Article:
Buying a Home

Homeownership is one of the best ways that most families can build wealth and increase their net worth. It can also be a nerve racking process that can put added pressure on a household budget and a relationship. Understanding the process to purchasing a home can help a family cope with the stress and better prepare for the obstacles that they may encounter.

The first step is to begin saving for a home purchase. The more down payment that you have available, the better your options for purchase can be. Traditional loans require 20% down. You can get around this requirement through certain loan programs, including first time buyers and FHA. If you have unsecured debt, you should take steps to pay down loans and eliminate credit card debt.

Second, you should determine how much home you can afford. The rule of thumb is that you should estimate 40-50% in addition to the mortgage payment to account for property tax, insurance repairs and general upkeep, including any Homeowners Association fees. Also consider the added cost associated with furnishing a home, especially if it includes financing a furniture purchase. A mortgage payment equal to your rent payment will still cost you much more per month in related expenses.

Now you are ready to pull your credit report. You may get a free copy through the Annual Credit Report request service established by Congress. Many mistakes on your credit record can take 30-60 days or more to clear up so it's best to start now. If you have an old unpaid item that is still on your report, you may wish to wait until your lender requires closing that item. There is generally no advantage to paying old open items until the moment your lender requires it.

Once you have an idea of what you can afford and have addressed your creditworthiness, you should begin searching for a loan. Your bank can be a good place to start if you have a good relationship with them. Also, mortgage companies often have the best rates. If your credit score is below 640, you may have to consider a subprime loan, which can cost much more in higher interest. Also, unless you can put down 20% in cash or from a second mortgage, you may have to pay private mortgage insurance (PMI) for a few years until your equity exceeds 20% of the home's value.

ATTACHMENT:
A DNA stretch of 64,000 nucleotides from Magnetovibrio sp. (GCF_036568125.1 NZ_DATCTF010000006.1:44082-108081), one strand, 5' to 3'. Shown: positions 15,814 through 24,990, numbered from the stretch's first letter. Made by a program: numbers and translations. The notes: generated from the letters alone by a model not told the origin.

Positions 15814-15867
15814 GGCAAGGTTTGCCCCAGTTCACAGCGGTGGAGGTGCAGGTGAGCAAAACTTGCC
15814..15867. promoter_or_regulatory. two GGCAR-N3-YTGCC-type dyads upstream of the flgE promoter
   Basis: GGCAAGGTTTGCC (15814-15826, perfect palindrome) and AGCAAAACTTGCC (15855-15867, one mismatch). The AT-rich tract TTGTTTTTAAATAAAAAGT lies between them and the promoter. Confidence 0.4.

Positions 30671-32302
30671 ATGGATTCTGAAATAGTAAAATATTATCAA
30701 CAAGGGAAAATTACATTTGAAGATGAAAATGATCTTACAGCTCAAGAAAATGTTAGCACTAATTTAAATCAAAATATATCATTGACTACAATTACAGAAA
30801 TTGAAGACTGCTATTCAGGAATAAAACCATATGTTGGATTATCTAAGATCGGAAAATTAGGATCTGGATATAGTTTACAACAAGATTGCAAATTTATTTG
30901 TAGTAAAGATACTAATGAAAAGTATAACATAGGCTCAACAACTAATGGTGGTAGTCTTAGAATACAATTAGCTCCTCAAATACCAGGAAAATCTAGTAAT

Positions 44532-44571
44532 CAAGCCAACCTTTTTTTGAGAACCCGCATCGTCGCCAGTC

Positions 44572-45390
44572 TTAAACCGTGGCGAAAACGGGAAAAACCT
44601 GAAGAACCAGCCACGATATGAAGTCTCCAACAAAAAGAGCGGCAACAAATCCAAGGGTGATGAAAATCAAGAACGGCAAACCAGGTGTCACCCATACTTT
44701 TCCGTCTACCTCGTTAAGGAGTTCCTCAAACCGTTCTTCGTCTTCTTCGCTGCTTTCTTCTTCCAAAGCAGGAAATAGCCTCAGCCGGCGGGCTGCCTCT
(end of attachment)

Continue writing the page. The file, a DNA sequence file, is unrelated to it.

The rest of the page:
You may wish to determine how long you expect to remain in the home. If you plan to remain longer than five years, you should not consider loan products such as adjustable rate mortgages (ARMs) or interest only loans. These do not help you build equity and you may be exposed to substantial rate increases. These increases can in raise your monthly payment by several hundred dollars (See Spikes in ARM Defaults Expected Next Two Years).

Look into special programs in your state and local areas which may make it easier for you to qualify for and afford a home purchase. Individual Development Accounts (IDAs) can help you with match savings grant opportunities as well as low interest down payment assistance. These programs can save you thousands if you meet their qualifications.

Once you have an idea of a home purchase you can afford, begin shopping for a home. Real estate agents can be pricy, but a buyer's agent can help you avoid problems down the road. Make sure your agent is reputable and fully qualified.

Provide your agent with a list of feature that you are looking for, including number of bedrooms, baths, garage and other items. Make a list of communities and neighborhoods that you would like to live in. Schools and commutes to work can be important considerations. If you prefer to build a home rather than buy an existing home, you will want to seek available lots or contact a builder.

If you are prepared to purchase a home, you can make an offer. It should be realistic, but slightly lower than what you are willing to pay. Often a compromise is reached between sellers and buyers. A thorough inspection of the home can reveal hidden problems that might surface later. Your offer should be contingent upon a clean bill of health. If any repairs are needed, you can negotiate that repairs be made prior to purchase, or you can settle on an allowance that deducts from the selling price of the home.

Prior to the loan closing, you will be required to obtain approval for homeowners insurance. Many automobile insurance companies also insure homes. You may be eligible for a discount if your insurance company insures your home and car. Your lender will require that you have proof of approved coverage from your insurance company at the loan closing. Payment for the first year of insurance can be collected at the loan closing.

An attorney can help you close the sale. Make sure that the attorney you select has a solid reputation and is able to represent both parties. Once all papers are signed, the deal is done and you are a new homeowner!

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